Blogging the Bookshelf

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Entries Tagged as 'Data'

Political Advice and Story Telling – “The Victory Lab: The Secret Science of Winning Campaigns”, Sasha Issenberg

December 5th, 2012 · Comments Off on Political Advice and Story Telling – “The Victory Lab: The Secret Science of Winning Campaigns”, Sasha Issenberg · Campaigning, Data, Narrative, Politics

“A lot of what gets done on campaigns gets done on the basis of anecdotal evidence, which often comes down to who is a better storyteller. Who tells a better story about what works and what doesn’t work?” says Christopher Mann, a former executive director of the New Mexico Democratic Party. .. The people who […]

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The Origins of Statistical Inference – “The Victory Lab: The Secret Science of Winning Campaigns”, Sasha Issenberg

December 4th, 2012 · Comments Off on The Origins of Statistical Inference – “The Victory Lab: The Secret Science of Winning Campaigns”, Sasha Issenberg · Data, Policy, Statistical Inference, Statistics

Not far from Fisher, a young economist named Austin Bradford Hill was growing similarly impatient with the limits of statistics to account for cause and effect in health care. In 1923, for example, Hill received a grant from Britain’s Medical Research Council that sent him to the rural parts of Essex, east of London, to […]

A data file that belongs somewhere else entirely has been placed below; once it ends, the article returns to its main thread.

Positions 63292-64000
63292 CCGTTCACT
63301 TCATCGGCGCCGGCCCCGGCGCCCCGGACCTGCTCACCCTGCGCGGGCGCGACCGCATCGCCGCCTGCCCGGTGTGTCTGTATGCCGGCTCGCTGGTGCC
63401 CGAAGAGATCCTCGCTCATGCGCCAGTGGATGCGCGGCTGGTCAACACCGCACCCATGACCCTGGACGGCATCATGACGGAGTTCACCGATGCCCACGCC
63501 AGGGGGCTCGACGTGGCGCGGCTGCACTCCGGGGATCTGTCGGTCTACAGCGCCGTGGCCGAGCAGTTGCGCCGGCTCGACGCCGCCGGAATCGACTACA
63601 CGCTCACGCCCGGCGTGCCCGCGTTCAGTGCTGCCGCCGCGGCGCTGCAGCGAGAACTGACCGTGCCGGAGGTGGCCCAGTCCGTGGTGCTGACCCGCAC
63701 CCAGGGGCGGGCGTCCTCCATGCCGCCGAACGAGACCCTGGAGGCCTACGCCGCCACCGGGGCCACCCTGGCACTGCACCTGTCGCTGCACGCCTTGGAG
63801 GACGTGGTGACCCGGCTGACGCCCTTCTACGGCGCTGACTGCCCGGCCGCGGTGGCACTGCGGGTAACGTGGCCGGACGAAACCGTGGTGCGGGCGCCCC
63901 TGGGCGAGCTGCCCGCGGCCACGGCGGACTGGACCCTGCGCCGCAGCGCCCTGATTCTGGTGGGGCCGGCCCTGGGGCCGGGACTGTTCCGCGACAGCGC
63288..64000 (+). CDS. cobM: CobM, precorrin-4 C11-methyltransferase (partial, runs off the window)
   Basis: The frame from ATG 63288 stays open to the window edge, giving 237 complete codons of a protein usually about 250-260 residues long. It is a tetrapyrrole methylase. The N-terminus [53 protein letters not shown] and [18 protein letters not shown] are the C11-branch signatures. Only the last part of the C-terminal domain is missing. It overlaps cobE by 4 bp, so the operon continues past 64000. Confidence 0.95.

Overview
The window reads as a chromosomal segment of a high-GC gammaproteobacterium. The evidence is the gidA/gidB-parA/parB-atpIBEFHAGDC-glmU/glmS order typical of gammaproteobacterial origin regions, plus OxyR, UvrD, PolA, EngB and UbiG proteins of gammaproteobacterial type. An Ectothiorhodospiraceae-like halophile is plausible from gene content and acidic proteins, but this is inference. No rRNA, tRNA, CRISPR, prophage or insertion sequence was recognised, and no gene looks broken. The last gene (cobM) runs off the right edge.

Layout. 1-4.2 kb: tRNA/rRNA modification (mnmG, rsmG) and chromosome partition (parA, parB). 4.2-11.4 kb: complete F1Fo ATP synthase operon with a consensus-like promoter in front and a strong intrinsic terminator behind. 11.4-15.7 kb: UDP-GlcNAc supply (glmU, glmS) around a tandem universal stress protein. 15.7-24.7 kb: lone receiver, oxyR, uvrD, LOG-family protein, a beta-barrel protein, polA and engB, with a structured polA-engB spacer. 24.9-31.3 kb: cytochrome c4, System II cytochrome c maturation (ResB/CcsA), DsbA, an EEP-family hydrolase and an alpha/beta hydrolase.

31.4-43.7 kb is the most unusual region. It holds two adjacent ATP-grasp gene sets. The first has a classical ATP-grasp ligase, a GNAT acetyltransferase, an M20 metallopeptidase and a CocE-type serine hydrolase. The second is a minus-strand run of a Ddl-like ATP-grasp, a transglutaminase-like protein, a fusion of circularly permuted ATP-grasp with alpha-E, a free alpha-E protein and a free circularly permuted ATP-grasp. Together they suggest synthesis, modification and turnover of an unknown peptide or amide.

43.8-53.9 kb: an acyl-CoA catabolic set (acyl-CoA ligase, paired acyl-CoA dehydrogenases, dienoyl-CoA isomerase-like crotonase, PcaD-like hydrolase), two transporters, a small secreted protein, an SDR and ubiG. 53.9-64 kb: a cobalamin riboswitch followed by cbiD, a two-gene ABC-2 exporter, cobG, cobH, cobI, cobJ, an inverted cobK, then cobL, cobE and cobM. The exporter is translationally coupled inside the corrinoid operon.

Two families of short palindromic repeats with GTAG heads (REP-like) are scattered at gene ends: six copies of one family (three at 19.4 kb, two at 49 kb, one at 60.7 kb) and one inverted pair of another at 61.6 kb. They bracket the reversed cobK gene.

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Shallow Betting Markets – “The Signal and the Noise: The Art and Science of Prediction” – Nate Silver

November 23rd, 2012 · Comments Off on Shallow Betting Markets – “The Signal and the Noise: The Art and Science of Prediction” – Nate Silver · Data, Prediction

I don’t know that political betting markets like Intrade are all that good right now—the standard of competition is fairly low. Intrade is becoming more popular, but it is still small potatoes compared with the stock market or Las Vegas. In the weeks leading up to the Super Tuesday primaries in March 2012, for instance, […]

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The Limitations of Statistical Significance – “The Signal and the Noise: The Art and Science of Prediction”, Nate Silver

November 22nd, 2012 · Comments Off on The Limitations of Statistical Significance – “The Signal and the Noise: The Art and Science of Prediction”, Nate Silver · Data, Statistical Inference, Statistics

The bigger problem, however, is that the frequentist methods—in striving for immaculate statistical procedures that can’t be contaminated by the researcher’s bias—keep him hermetically sealed off from the real world. These methods discourage the researcher from considering the underlying context or plausibility of his hypothesis, something that the Bayesian method demands in the form of […]

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More Data Means More Noise – “The Signal and the Noise: The Art and Science of Prediction”, Nate Silver

November 21st, 2012 · Comments Off on More Data Means More Noise – “The Signal and the Noise: The Art and Science of Prediction”, Nate Silver · Data, Prediction, Statistical Inference, Statistics

As there is an exponential increase in the amount of available information, there is likewise an exponential increase in the number of hypotheses to investigate. For instance, the U.S. government now publishes data on about 45,000 economic statistics. If you want to test for relationships between all combinations of two pairs of these statistics—is there […]